Post by teddythaelmann on Dec 19, 2007 2:44:14 GMT -5
I am. Not a Trotzkist, though (as this is a Redskins' commemoration website...). I am certainly not a party academy erudite expert on marxism, it's what You can assimilate in the time left after work. Not card carrying party member anymore because of too much visionist sectarian dullheads...
all this sickening fractionism... no wonder that nowadays reaction doesn't stop laughing. The heralds of the wonderfuld world of free enterprise range from philo-fascists to (anti)social democrats and they all stick together. But when it comes down to us - a majority enjoying constant interior harrassment for bloody details that in reality could only at earliest be discussed 200 years after overtaking the power... ridiculous and maybe all these blathering idiots a mercenaries sent in by the other side.
Stalin was right when detecting that modern society has to assimilate marxist principles to a point where they would be commonly recognized as civilizing dogmas. Just like western society was based on christian dogmas, imposed by force and fire during the early middle ages.
On the other hand I really don't see why I should consider Trotzkism or any other marxist interpretation as ennemy. All in all we have a common ennemy whose defeat is far. very far. The rest is for futture generations.
My one experience being a card carrying Socialist was frustrating in the extreme. At the end of the day I am not sure ANY party can speak for the people...power corrupts and absolute power...well, we all know the rest. That said, I'd rather be branded a socialist than anything else. I usually tell folks I'm a humanist on loan from the socialists, like the late David Widgery (early RAR guy) used to say. Basically I go with my head and my heart on different issues. So sometimes I'm a plain old democrat, sometimes an anarchist and sometimes a total RED.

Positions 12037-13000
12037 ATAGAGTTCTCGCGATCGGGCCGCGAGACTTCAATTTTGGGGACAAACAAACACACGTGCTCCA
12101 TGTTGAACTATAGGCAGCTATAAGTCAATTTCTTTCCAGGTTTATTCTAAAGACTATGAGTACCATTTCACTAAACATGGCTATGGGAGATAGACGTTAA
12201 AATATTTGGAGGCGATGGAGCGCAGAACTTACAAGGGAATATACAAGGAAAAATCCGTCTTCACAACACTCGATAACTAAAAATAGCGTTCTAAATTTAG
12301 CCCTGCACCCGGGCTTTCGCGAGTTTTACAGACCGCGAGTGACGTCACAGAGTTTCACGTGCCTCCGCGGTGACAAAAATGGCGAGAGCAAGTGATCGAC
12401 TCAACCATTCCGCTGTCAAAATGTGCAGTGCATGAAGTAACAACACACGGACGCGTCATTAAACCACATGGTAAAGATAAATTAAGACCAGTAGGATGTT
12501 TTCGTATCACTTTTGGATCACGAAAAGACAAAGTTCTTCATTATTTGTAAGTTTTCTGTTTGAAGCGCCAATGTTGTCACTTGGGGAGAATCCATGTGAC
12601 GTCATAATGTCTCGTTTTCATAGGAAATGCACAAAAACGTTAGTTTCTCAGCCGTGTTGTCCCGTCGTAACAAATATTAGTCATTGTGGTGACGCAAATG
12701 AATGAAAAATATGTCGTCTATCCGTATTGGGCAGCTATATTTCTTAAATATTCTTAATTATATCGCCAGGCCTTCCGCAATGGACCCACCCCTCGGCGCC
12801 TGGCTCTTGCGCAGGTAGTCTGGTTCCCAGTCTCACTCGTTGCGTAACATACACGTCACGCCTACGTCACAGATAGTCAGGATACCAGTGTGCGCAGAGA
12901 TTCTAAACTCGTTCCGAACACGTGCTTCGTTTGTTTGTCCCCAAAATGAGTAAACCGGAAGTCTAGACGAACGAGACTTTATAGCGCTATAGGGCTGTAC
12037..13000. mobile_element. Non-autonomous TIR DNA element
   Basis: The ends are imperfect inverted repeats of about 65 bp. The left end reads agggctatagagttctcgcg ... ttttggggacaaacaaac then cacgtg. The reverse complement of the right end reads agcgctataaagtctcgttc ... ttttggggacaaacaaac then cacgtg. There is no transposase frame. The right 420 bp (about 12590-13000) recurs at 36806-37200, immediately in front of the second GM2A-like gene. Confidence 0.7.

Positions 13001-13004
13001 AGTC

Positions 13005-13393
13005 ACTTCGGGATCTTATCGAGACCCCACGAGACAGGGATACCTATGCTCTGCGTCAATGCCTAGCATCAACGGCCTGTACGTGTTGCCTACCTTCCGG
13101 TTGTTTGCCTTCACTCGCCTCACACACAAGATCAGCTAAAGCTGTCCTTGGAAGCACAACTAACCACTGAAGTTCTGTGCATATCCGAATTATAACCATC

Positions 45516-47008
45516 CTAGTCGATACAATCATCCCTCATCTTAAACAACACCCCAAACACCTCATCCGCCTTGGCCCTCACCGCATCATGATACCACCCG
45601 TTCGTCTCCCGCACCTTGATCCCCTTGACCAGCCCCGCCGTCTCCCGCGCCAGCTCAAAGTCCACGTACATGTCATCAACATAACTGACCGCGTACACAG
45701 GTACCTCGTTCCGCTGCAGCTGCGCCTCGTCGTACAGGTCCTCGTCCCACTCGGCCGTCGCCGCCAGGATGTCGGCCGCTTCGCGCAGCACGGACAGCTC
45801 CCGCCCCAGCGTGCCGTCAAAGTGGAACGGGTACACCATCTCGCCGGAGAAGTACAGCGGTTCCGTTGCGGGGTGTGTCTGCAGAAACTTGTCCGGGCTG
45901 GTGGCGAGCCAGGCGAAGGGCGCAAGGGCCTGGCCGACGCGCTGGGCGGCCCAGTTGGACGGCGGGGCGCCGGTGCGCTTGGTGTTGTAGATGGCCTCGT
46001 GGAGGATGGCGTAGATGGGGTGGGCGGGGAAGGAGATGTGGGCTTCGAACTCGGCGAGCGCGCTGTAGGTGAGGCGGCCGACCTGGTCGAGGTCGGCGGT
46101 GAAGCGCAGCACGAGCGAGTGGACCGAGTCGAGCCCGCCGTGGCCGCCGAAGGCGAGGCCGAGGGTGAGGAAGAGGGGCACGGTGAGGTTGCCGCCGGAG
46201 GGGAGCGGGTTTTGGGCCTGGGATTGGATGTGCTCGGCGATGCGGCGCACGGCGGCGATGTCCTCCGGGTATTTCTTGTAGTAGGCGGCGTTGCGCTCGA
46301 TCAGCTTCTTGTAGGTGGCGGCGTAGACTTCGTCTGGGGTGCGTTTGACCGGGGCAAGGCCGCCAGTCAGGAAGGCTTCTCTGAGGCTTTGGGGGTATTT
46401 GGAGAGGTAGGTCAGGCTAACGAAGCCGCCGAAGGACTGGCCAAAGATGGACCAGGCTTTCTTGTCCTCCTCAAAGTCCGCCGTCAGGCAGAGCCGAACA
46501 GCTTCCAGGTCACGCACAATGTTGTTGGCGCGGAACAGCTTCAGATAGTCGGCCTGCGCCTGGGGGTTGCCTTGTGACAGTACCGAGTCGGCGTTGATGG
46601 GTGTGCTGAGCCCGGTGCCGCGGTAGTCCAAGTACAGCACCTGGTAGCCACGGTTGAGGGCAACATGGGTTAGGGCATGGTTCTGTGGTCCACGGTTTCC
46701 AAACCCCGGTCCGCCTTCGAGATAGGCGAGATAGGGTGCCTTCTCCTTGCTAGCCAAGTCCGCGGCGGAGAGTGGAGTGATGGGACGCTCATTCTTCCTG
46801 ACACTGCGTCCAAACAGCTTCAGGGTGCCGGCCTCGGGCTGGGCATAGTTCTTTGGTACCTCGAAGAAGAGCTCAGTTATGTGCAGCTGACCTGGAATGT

If you're against the current system and not some idiot fascist you're okay in my book. Fight the real enemy!
I'm a committed socialist and have been for many years. I've always regarded communism as idealistic, and with it on its last legs everywhere I feel that most now see it as I do. As I read it, Russia is a mess due primarily to Stalin's legacy, Cuba is at least 50 years behind most of the world, North Korean people starve while their dictator spends gazillions on nuclear arms, when given the chance Nicaragua actually voted the Sandinistas out and China's heading toward free market capitalism due to the breakdown of the old system. Not looking too rosy. However, socialism thrives when it is allowed to. Look at the situation under Chavez in Venezuela. The people, and the country, are prospering after years of turmoil. That's the future. Communism would probably have worked were it not for the weakest link in its system - people and human nature. Pure socialism, that is, "from each according to his ability to each according to his need" is probably a bit much to hope for, but the Venezuelan model shows that with adaptation the system can thrive. I'm a teacher, and as such have always been a advocate of the underdog. The kids I love to see do well are those with little. I find that by and large my political views tend to dovetail nicely with my career.
I consider myself a socialist/anarcho-syndicalist and have been involved in unions for a good long time, usually trying to steer the union toward rank-and-file involvement and direct action. I just took my first non-union job, so I'm a bit out to sea with how I'll be involved.
"Changed times bring changed tunes." --Leon Trotsky, 1923
i am a survivor survived the latest round off job cuts,mortgage increases. and all the other crap that goes on. i am in a union but its about as much use as a chocolate fireguard due to the rep.who spends more time moaning about other unions and what there members get than concerntrating on the real job which is looking out for his members.
Hi Hardleft, Have you thought about running for the rep. position in your union? Or maybe someone you know could? I say this because nearly every union I've been in has had the same problem with corruption or incompetence, or more innocently, people who have just spent too much time in office and not enough time among the rank and file, people who become "professionalized" unionists rather than rank-and-file-ists. Organizing a democratic opposition within the union can really shake things up and energize membership for negotiations.